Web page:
Beware of Deemed Dividends

Beware of Deemed Dividends

Moore Markhams

The concept of what is a “dividend” is very broad and starts with the default proposition that any transfer of value from a company to a shareholder is a dividend. That concept includes the simple scenario of an interest free loan to a shareholder or a person associated to a shareholder; which can also include loans between companies.

This matters because a dividend is taxable to the recipient, but not deductible to the payer, i.e. it gives rise to a net tax cost. The standard solution to eliminate the dividend is to charge interest on the loan at either a market rate or the prescribed FBT rate (depending on the parties to the loan).

But not all interest free loans made by a company will give rise to a deemed dividend, some do, some don’t and this is an area where mistakes are often made resulting in either no interest being charged when required, or interest being charged when it is not required.

When determining whether loans between related companies can be interest-free or not, two key sections of the Act should be considered – sections CD 27 and CW 10.

If section CD 27 applies, a transfer of value is specifically excluded from being a dividend and then can be ignored for this purpose. The section applies to ‘downstream’ dividends, e.g. a loan from a parent company to a subsidiary. The provision itself is complex and needs to be worked through on a case by case basis, but it is helpful.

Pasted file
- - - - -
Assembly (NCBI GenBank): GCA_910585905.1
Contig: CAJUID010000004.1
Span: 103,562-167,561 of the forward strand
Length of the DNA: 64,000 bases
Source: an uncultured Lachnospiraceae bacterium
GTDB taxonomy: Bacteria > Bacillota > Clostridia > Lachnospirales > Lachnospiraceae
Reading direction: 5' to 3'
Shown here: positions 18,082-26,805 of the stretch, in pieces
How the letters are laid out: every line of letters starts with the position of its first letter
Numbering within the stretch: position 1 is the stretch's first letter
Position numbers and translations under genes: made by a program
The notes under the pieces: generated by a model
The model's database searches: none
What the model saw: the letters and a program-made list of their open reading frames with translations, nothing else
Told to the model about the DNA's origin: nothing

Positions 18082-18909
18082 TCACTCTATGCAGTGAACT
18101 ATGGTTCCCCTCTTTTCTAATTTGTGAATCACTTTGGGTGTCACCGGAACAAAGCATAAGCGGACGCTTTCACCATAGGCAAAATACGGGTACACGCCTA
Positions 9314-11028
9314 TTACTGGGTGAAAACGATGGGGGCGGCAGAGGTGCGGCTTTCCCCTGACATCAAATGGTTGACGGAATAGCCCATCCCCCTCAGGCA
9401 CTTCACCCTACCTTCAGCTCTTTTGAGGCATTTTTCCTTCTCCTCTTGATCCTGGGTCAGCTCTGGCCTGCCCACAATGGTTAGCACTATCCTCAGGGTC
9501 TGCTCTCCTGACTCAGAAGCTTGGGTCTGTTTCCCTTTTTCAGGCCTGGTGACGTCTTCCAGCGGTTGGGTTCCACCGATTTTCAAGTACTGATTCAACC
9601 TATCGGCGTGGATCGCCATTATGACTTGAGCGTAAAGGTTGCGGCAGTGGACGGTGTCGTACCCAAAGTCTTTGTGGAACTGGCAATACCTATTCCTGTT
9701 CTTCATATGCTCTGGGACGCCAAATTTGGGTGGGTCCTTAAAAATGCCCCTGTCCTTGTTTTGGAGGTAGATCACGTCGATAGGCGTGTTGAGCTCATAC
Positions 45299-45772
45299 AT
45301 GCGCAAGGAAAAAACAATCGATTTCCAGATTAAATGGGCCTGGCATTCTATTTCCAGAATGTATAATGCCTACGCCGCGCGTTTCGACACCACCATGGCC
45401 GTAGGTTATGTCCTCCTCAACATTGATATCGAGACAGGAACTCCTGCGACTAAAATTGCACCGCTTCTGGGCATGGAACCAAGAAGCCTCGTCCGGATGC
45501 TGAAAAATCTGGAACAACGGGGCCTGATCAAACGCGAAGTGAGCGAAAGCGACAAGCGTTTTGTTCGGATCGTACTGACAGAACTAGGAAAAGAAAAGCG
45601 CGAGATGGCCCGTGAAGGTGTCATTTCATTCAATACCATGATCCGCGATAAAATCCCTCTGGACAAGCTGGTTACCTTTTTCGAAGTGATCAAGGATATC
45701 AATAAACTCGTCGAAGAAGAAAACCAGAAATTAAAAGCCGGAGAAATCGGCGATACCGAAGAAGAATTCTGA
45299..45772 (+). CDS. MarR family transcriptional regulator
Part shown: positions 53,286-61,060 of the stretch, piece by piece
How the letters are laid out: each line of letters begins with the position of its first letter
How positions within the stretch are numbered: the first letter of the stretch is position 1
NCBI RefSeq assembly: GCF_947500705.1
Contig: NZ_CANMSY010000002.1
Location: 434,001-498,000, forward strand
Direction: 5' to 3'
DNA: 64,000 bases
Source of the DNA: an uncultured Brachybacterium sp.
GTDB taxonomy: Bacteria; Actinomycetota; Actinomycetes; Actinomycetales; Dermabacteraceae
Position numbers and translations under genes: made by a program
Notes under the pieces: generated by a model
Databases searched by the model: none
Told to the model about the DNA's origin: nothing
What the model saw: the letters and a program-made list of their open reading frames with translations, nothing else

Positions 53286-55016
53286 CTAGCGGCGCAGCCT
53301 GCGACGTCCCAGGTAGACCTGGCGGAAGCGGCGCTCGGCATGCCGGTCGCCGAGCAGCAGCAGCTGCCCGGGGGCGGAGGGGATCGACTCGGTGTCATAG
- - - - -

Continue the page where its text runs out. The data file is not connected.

If the exemptions in section CD 27 do not apply and a dividend has arisen, then section CW 10 may help. The section is a broader provision that deems a dividend between wholly owned companies (i.e. companies that have identical shareholders) to be exempt income of the recipient.

This is an area Inland Revenue has and will continue to scrutinise, as seen in a recent Technical Decision Summary (TDS), TDS 24/01. The TDS concerned an interest-free loan made from a parent company (Company C) to a subsidiary (Company A) and whether the interest-free loan gave rise to a dividend to Company C (yes, the lender).

Importantly, the Tax Counsel Office (TCO) initially points out that Company A is the recipient of the value (being the interest-free loan), hence no dividend has arisen to Company C. The TCO then concluded that the exclusion under section CD 27 applied such that the interest-free loan did not give rise to a dividend.

The TDS also commented on whether the arrangement comprised ‘tax avoidance’ and stated that it did not raise any tax avoidance concerns because the legislation was working as intended because the Act contemplated capital could be provided by way of interest free loan.

Reading between the lines, it appears an over eager person at Inland Revenue was trying to find something that wasn’t there.

As an aside, trusts legally do not pay dividends, hence the deemed dividend risk and therefore the need to charge interest (from a tax perspective) should not apply to a trust.

Need some advice? Contact one of our expert advisors today by clicking here.